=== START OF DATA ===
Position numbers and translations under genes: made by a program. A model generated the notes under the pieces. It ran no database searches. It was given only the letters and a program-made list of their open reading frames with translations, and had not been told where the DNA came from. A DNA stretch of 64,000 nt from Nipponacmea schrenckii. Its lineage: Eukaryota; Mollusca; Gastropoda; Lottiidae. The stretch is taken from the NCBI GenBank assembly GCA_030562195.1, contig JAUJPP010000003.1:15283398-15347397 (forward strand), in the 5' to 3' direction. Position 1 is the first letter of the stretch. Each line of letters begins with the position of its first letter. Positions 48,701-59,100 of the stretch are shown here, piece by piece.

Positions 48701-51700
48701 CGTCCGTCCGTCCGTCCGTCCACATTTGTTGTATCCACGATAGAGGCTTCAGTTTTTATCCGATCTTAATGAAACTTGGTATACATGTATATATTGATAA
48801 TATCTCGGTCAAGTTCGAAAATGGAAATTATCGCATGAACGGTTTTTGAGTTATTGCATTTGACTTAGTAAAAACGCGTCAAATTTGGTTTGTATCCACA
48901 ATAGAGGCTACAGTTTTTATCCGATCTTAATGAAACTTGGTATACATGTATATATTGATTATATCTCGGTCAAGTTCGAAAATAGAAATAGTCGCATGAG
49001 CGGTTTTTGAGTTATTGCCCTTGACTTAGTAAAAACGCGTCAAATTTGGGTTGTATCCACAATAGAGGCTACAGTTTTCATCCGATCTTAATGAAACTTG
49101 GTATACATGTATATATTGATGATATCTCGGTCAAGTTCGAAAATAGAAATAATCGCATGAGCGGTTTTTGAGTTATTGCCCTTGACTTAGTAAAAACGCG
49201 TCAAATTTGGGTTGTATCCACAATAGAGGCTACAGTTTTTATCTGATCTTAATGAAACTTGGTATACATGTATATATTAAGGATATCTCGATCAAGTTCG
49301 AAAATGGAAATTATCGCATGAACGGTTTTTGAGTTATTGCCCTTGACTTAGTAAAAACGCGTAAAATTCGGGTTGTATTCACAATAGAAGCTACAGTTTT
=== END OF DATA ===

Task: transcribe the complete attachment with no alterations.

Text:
Position numbers and translations under genes: made by a program. A model generated the notes under the pieces. It ran no database searches. It was given only the letters and a program-made list of their open reading frames with translations, and had not been told where the DNA came from. A DNA stretch of 64,000 nt from Nipponacmea schrenckii. Its lineage: Eukaryota; Mollusca; Gastropoda; Lottiidae. The stretch is taken from the NCBI GenBank assembly GCA_030562195.1, contig JAUJPP010000003.1:15283398-15347397 (forward strand), in the 5' to 3' direction. Position 1 is the first letter of the stretch. Each line of letters begins with the position of its first letter. Positions 48,701-59,100 of the stretch are shown here, piece by piece.

Positions 48701-51700
48701 CGTCCGTCCGTCCGTCCGTCCACATTTGTTGTATCCACGATAGAGGCTTCAGTTTTTATCCGATCTTAATGAAACTTGGTATACATGTATATATTGATAA
48801 TATCTCGGTCAAGTTCGAAAATGGAAATTATCGCATGAACGGTTTTTGAGTTATTGCATTTGACTTAGTAAAAACGCGTCAAATTTGGTTTGTATCCACA
48901 ATAGAGGCTACAGTTTTTATCCGATCTTAATGAAACTTGGTATACATGTATATATTGATTATATCTCGGTCAAGTTCGAAAATAGAAATAGTCGCATGAG
49001 CGGTTTTTGAGTTATTGCCCTTGACTTAGTAAAAACGCGTCAAATTTGGGTTGTATCCACAATAGAGGCTACAGTTTTCATCCGATCTTAATGAAACTTG
49101 GTATACATGTATATATTGATGATATCTCGGTCAAGTTCGAAAATAGAAATAATCGCATGAGCGGTTTTTGAGTTATTGCCCTTGACTTAGTAAAAACGCG
49201 TCAAATTTGGGTTGTATCCACAATAGAGGCTACAGTTTTTATCTGATCTTAATGAAACTTGGTATACATGTATATATTAAGGATATCTCGATCAAGTTCG
49301 AAAATGGAAATTATCGCATGAACGGTTTTTGAGTTATTGCCCTTGACTTAGTAAAAACGCGTAAAATTCGGGTTGTATTCACAATAGAAGCTACAGTTTT